What happens when one day a rabbi discovers that he has lost his faith? Dr. Paul Shrell-Fox, a clinical psychologist and researcher asked himself that question – which turned into to a fascinating study.
Seven rabbis agreed to "talk about it" – three Conservative community rabbis in the United States, and four strictly Orthodox rabbis who live in Israel
and have a double identity: Secretly atheists, and rabbis and believers openly.
Shrell-Fox, a lecturer at the Schechter Institute of Jewish Studies, got the idea for the study from two American researchers, Daniel Dennett and Linda LaScola, who originally did research into clerics who are secretly atheists and how they rationalize their works.
"My premise was that there are clearly such rabbis as well," says Dr. Shrell-Fox. "Religious opinions are not something permanent and stable. They go through changes with age and over the years, and that's a fact.
"As this dynamic process cannot be foreseen by a person, the question is what happens when his person is a rabbi. A person who had rabbinical training and serves as a rabbi in his community, and finds out one day that he is no longer a believer. What then?"
Only 11 people accepted Dr. Paul Shrell-Fox's call. "The fear of exposure was too big," he says, "and some of them simply did not feel comfortable enough to open up. Those who did were questioned and interviewed in order to receive a clearer picture about the personal coping in light of this problematic situation."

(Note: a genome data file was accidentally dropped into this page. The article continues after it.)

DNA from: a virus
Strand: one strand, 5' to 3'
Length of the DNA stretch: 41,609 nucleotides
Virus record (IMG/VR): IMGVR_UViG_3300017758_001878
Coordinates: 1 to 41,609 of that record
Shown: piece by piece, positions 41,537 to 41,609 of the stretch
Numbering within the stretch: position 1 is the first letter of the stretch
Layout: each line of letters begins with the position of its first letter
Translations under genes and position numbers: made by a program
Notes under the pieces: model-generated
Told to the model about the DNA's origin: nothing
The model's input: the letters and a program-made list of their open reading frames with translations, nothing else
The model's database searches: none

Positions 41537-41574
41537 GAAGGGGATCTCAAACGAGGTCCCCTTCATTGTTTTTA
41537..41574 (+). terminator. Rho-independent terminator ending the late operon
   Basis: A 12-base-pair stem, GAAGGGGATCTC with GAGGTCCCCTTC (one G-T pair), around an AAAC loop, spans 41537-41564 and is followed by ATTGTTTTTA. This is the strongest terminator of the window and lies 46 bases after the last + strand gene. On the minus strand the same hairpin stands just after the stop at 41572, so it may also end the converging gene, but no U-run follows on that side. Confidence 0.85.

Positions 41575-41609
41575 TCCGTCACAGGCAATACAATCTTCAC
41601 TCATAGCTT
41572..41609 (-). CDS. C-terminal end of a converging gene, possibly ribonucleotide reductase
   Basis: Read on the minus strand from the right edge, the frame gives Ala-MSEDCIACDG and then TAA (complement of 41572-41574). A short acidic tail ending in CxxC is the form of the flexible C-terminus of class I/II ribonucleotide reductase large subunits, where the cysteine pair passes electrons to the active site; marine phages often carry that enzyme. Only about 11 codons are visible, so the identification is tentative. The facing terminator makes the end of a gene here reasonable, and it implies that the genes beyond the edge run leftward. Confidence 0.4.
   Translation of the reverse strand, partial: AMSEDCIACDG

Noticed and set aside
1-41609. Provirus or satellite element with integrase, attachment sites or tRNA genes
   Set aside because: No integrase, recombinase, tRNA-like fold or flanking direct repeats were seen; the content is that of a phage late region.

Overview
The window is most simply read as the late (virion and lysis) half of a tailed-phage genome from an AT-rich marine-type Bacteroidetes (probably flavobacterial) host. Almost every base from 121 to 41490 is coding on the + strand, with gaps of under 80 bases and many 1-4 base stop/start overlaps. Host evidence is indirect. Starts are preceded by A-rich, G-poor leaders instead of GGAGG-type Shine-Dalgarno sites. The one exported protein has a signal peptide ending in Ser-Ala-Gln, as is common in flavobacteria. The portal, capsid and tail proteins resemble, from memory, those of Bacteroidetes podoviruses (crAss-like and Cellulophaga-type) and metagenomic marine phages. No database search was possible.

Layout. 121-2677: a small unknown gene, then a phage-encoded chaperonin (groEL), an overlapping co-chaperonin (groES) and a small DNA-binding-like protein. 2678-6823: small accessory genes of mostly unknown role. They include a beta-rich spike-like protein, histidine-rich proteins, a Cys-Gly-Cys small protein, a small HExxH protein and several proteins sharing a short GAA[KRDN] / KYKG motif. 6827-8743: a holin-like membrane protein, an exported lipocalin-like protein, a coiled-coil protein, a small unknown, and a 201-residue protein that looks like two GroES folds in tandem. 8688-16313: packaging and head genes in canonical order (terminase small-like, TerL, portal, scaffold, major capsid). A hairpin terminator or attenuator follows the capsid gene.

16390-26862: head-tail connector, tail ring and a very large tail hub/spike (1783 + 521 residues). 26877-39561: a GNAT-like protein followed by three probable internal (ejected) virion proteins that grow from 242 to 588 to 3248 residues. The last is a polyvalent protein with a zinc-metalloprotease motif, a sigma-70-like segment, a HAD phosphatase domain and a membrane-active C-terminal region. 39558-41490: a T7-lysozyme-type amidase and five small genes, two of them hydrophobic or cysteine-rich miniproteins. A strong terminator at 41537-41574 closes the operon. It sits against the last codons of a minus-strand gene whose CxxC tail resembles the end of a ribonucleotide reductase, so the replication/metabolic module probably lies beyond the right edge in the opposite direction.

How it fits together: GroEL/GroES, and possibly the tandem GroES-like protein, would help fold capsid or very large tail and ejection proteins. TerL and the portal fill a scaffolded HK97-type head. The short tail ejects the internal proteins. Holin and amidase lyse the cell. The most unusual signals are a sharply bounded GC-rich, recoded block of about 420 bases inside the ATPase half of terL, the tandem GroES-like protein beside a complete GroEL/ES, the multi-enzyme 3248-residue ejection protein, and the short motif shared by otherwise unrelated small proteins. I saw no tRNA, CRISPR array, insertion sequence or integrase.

'Many of them are still there because they love community life, their friends and the Kiddush after the Shabbat morning prayer.' Dr. Paul Shrell-Fox (Photo: Herbert Fox)
One of the American rabbis teaches Torah and Mishna in his community's Jewish school. Shrell-Fox says he has no problem with that.
"He loves the Jewish people and Jewish customs. What is mostly difficult for him is the need to pray with the students, or to wear a skullcap. He still has to dress in a certain way, and that's where the hardship lies."
One of the Orthodox rabbis in Israel retired gradually from his public community position after the crisis.
"He no longer serves as a rabbi as he did in the past," Shrell-Fox notes, "but he goes to synagogue and prays. He has an academic background as a linguist, and he says he uses the prayer time to look at the words linguistically. He says he always finds something new in every prayer, and basically this rabbi has taken his personal difficulty to the academic field, as a way of coping."
What leaves rabbis in the "atheistic closet" after all?
"Most of them are still there because they love community life, their friends, the Kiddush after the Shabbat morning prayer. Most of them are 40 and 50 years old – not exactly an easy age to start a 'cultural emigration.' Moreover, and that's a very important parameter, most of them make a living off the profession, and their livelihood depends on their faith, even if just outwardly.
"The same rabbi who teaches in the school is afraid to take a step out, because he is economically dependent on the community. In a different economic climate it may have been different. An Israeli Orthodox rabbi, who teaches in a religious academic framework, may lose his job, and again, it's uncertain he will find an alternative.
"The rabbi affiliated with Religious Zionism said he sometimes feels like he is 'betraying himself,' but it stops there, more or less. He even noted in one of the conversations that when he reads books by the 'new atheists,' he actually finds himself convinced to be more religious.
"Expressions like 'God willing' and 'with God's help' have become such a natural part of his discourse, as a person who was born and raised with them, that he doesn't even feel the conflict in expressing them, although it's completely outwardly."